To temper eggs you must avoid pouring the hot cream into the egg mixture all at once. You must add a very small amount of the hot cream into the eggs while constantly whisking the eggs. Then you continue to slowly add the hot cream all the while whisking the eggs. After a few small additions that are well whisked through the eggs you can safely add the remaining hot liquid.
For this recipe you need to add a few tablespoons of the hot cream mixture to the eggs stirring constantly. Gradually add more milk stirring all the time.
If you lash the hot cream in too quickly the eggs will show their temper and curdle. So be ever so patient with this step and gradually add the milk initially, stirring vigorously and you will create the perfect custard.
When all the milk is added and combined the mixture should coat the back of a spoon.
Add the Baileys Irish cream to the egg and cream mixture.
If you like an intense burst of Irish cream liqueur flavor, then add the full 4 tablespoons called for in the recipe. If you would prefer a more subtle hint of liqueur then halve the amount to 2 tablespoons.
And if you would prefer a plain, more traditional Crème Brûlée, just follow this recipe and omit the Baileys Irish Cream altogether.
Next, if you think there may be some lumps in your custard you can pass the egg and cream mixture through a fine strainer. Sorry, I forgot to photograph this step.
Pour the mixture into 4 individual ramekins, filling the ramekins to 3/4 full.
Rule 4: Use the correct ramekin.
Crème brûlée is traditionally baked in a wide, shallow ramekin rather than the taller ceramic pots. The most important feature of a good crème brûlée is the caramalized sugar crust and the more expansive this crust is the better. Also the wider, flatter ramekins ensure the pudding is cooked to perfection. The narrower, taller pots mean the the custard will be overcooked at the edges and even undercooked at the centre.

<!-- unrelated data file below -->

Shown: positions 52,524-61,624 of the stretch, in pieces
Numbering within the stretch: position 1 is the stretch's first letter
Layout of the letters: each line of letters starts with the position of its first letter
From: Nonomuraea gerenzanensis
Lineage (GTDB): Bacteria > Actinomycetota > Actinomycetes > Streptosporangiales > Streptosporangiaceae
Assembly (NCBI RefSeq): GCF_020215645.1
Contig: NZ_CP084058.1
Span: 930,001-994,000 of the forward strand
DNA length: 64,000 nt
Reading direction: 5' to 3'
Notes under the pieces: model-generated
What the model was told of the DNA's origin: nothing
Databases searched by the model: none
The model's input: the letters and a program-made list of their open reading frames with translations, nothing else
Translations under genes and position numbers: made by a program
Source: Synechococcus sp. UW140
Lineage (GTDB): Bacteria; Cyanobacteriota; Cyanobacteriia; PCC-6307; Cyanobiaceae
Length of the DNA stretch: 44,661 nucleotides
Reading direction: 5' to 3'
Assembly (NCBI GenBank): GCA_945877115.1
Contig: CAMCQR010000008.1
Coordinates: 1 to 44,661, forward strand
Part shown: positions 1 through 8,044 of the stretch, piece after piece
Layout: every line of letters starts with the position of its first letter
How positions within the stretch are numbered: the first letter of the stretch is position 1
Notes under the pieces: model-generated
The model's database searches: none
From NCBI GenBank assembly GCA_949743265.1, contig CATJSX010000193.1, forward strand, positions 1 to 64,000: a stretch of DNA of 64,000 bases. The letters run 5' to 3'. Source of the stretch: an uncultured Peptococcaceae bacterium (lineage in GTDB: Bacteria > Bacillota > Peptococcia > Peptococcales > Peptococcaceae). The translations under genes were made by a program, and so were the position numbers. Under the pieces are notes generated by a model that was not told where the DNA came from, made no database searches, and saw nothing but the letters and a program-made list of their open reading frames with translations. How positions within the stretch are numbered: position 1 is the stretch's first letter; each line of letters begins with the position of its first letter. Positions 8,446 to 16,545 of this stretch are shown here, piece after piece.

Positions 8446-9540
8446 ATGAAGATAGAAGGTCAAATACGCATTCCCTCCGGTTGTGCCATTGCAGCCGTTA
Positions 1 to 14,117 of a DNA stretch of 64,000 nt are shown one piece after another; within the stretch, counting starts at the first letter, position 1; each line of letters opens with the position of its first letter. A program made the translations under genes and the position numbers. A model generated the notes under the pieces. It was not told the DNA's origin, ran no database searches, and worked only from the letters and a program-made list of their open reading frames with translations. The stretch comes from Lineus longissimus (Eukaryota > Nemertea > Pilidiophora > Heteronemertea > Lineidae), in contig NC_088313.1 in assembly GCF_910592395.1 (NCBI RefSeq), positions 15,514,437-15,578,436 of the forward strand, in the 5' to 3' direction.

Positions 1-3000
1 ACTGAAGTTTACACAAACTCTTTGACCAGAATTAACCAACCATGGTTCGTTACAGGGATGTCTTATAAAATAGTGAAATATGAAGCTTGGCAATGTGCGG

And so for an optimal pudding to sugary-crust ratio, use wide, flat ramekins.
This recipe is for 4 servings, but depending on the exact size of your ramekins you may have a little custard mixture left over. Just pour it into another ramekin and cook away, even if it is a little shallower than the others. It may cook 5 minutes quicker than the others.
Place in a bain marie. This is a baking tray half filled with warm water.
Rule 5: Always cook custard in the oven using a bain marie.
A bain marie (pronounced ban-mahree) is a fancy term for a hot water bath. These ramekins of custard are placed in a baking tray with sides. Warm water is poured into the baking tray to reach about half way up the side of the ramekins.
The water helps to cook the puddings evenly.
Rule 6: Avoid splashing water into the custards before they cook.
Moving the baking tray with the ramekins surrounded by water takes skill. If any water mixes into the puddings they will be ruined.
Be careful walking with the baking tray if there is warm water in it. It’s safer to pull out the oven wrack, place the baking tray without the water on the rack, then pour in the water for the bain marie. Be careful not to splash as you slide the rack back into the oven.
Place the tray of ramekins into the pre-heated oven and allow to cook for about 40 minutes until the puddings have set and are slightly golden.